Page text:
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The use of "been"

To whom it may concern,

In the below two sentences, they are all have letter "been" in their grammar's structure:
1) Mr. Cox has been taking the wrong bills for years.
2) He has been assigned a special team.
The sentence #1 is Present Perfect Progressive (Active sentence), while sentence #2
is Passive Sentence (Present Perfect). Could you explain why?

Thanks,
Dinh

Re: The use of "been"

To whom it may concern: (colon)

"In the two sentences below:"
We say 'in the sentence above' and 'in the above sentence', but 'below' always comes after the noun. (I've noticed that people in India always seem to say 'in the below sentence'. This may be Indian English, but not British English.)


", they are all have letter "been" in their grammar's structure: "
, they all have the word 'been' in their grammatical structure.


"1) Mr. Cox has been taking the wrong bills for years.
2) He has been assigned a special team.
The sentence #1 is Present Perfect Progressive (Active sentence), : we say 'the sentence is in the Active Voice'

while sentence #2 is Passive Sentence (Present Perfect): we say 'the sentence is in the Passive Voice'.

It's late, so I will answer your question in the morning.

Re: The use of "been"

(1) Mr. Cox has been taking the wrong pills for years.

(2) He has been assigned a special team.


The core, or underlying, element of both sentences is the present perfect verb phrase "has been". With the present perfect the past time situation is conceived of as having some kind of current relevance to the present. The addition of a present or past participle adds a further dimension to the meaning:

In (1) "has been" has combined with the present participle “taking” to form the progressive aspect, which means that the situation of taking the wrong pills is presented as being in progress, it’s imperfective, still ongoing. So we say that the sentence is in the present perfect tense, progressive aspect.

In (2) "has been" has this time combined with the past participle "assigned" to form the passive voice. Like (1), the perfect tense means the past situation has current relevance, but the participle "assigned" adds a further dimension to the meaning, that of ‘voice’. So we say that the sentence is in the present perfect tense, passive voice.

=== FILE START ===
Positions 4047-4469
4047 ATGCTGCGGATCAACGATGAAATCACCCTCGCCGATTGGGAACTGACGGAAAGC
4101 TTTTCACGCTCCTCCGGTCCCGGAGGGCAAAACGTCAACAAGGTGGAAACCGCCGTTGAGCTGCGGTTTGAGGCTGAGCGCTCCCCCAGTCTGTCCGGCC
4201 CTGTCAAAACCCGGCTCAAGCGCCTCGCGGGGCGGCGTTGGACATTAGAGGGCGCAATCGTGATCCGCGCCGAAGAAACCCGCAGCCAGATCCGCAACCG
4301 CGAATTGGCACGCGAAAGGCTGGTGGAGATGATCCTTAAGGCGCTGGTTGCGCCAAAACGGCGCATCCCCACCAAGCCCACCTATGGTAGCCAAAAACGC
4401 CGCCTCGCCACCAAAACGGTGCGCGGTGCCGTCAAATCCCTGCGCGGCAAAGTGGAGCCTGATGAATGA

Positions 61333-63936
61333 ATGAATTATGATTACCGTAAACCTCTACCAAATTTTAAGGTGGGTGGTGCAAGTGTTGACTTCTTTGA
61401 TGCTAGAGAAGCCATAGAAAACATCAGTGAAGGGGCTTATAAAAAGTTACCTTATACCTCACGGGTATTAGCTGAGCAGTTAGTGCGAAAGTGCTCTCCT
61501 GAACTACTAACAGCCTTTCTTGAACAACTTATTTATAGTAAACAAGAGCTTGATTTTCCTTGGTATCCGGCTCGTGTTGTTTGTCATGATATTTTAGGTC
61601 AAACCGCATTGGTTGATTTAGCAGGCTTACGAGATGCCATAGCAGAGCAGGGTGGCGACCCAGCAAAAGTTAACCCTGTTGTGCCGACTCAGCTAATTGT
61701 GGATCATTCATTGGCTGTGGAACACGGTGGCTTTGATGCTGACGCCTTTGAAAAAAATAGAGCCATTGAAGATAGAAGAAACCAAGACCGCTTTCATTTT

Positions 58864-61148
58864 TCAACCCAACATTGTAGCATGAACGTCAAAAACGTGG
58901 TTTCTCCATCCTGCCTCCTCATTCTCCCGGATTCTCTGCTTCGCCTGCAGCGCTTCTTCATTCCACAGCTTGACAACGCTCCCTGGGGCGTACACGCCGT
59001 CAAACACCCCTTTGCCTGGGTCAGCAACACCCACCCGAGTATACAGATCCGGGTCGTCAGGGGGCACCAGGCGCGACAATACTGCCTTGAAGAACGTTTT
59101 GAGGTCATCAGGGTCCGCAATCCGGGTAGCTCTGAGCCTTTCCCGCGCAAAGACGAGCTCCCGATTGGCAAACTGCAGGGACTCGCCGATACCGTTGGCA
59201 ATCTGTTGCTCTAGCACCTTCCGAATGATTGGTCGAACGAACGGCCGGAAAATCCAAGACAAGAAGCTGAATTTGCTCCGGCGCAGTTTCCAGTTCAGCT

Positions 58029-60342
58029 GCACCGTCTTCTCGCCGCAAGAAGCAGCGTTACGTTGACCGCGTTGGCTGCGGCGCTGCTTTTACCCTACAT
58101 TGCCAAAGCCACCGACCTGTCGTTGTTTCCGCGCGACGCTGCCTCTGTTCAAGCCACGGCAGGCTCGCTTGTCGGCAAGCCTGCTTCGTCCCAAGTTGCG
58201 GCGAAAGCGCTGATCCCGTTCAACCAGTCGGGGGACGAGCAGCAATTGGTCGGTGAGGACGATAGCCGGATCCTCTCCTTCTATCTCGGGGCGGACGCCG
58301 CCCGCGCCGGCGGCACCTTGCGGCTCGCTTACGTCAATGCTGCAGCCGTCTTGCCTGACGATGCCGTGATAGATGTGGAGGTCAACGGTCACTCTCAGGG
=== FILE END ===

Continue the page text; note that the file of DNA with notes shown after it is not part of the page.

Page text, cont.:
This may help you remember the difference between these two uses of "has been":

"has/have been" + present participle = present perfect tense, progressive aspect, active voice

"has/have been" + past participle = present perfect tense, passive voice.

Does that help?


PaulM

Re: The use of "been"

Thanks; it helped a lot

Re: The use of "been"

Thank you; I appreciate your help.

Re: The use of "been"

Back with you, and sorry about the delay.

The verb ‘to be’ is special in that it is not an ‘action’ or ‘doing’ verb:
“He is a teacher” : ‘he’ is not ‘doing’ something to ‘teacher’. (So note: there is no Passive Voice for the verb ‘to be’.)

However, when we decline ‘to be’ (is/was/ will be) it is the main verb in a sentence. As the Present Perfect Tense, we get;

“He has been a teacher for two years.” (‘has’ is the auxiliary verb, and ‘been’ ( from the verb ‘to be’) is the main verb.)

If we want to talk about an on-going action/an action in progress, we add a ‘doing’ verb, and it becomes a Progressive Tense:

“He has been teaching for two years.” (where ‘teaching’ is the Present Participle of ‘to teach’)

Notice that the Present Perfect ‘has been’ now becomes two auxiliary verbs, and ‘teaching’ becomes the main verb.

This is what we see happening in your sentences:
In Active Voice:
1) Mr. Cox has been taking the wrong bills for years.
In Passive Voice:
He has been assigned a special team.
Notice that in the Passive Voice, we use the Past Participle as the main verb.
In the Active Voice:
“He has been assigning students to special teams this semester.” (Using the Present Participle ‘assigning’.)
In the Passive Voice:
Students have been assigned to special teams by their teacher, this semester. (Using Past Particple)

So – yes, ‘has/have been’ occurs in both because it is the Present Perfect component of the Present Perfect Progressive Tense form of the whole verb:

has been taking
has been assigned
has been assigning

If this is still not clear to you, please, just ask.

Re: The use of "been"

Thanks for taking your time to help, means a lot!